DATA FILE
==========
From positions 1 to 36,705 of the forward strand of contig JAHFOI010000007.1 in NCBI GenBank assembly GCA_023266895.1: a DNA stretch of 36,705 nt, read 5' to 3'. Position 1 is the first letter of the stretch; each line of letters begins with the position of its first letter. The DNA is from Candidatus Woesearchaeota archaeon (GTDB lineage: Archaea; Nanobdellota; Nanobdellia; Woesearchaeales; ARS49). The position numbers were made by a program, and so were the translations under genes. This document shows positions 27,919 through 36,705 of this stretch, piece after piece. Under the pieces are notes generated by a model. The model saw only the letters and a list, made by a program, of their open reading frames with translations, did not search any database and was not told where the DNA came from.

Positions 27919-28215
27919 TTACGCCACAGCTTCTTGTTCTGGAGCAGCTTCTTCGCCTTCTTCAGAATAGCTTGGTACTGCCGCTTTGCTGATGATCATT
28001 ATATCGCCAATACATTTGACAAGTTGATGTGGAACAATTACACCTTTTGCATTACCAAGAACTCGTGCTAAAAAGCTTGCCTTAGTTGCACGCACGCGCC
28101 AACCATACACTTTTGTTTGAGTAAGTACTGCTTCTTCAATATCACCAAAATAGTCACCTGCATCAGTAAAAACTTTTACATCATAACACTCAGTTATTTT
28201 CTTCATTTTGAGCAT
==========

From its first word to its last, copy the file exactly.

From positions 1 to 36,705 of the forward strand of contig JAHFOI010000007.1 in NCBI GenBank assembly GCA_023266895.1: a DNA stretch of 36,705 nt, read 5' to 3'. Position 1 is the first letter of the stretch; each line of letters begins with the position of its first letter. The DNA is from Candidatus Woesearchaeota archaeon (GTDB lineage: Archaea; Nanobdellota; Nanobdellia; Woesearchaeales; ARS49). The position numbers were made by a program, and so were the translations under genes. This document shows positions 27,919 through 36,705 of this stretch, piece after piece. Under the pieces are notes generated by a model. The model saw only the letters and a list, made by a program, of their open reading frames with translations, did not search any database and was not told where the DNA came from.

Positions 27919-28215
27919 TTACGCCACAGCTTCTTGTTCTGGAGCAGCTTCTTCGCCTTCTTCAGAATAGCTTGGTACTGCCGCTTTGCTGATGATCATT
28001 ATATCGCCAATACATTTGACAAGTTGATGTGGAACAATTACACCTTTTGCATTACCAAGAACTCGTGCTAAAAAGCTTGCCTTAGTTGCACGCACGCGCC
28101 AACCATACACTTTTGTTTGAGTAAGTACTGCTTCTTCAATATCACCAAAATAGTCACCTGCATCAGTAAAAACTTTTACATCATAACACTCAGTTATTTT
28201 CTTCATTTTGAGCAT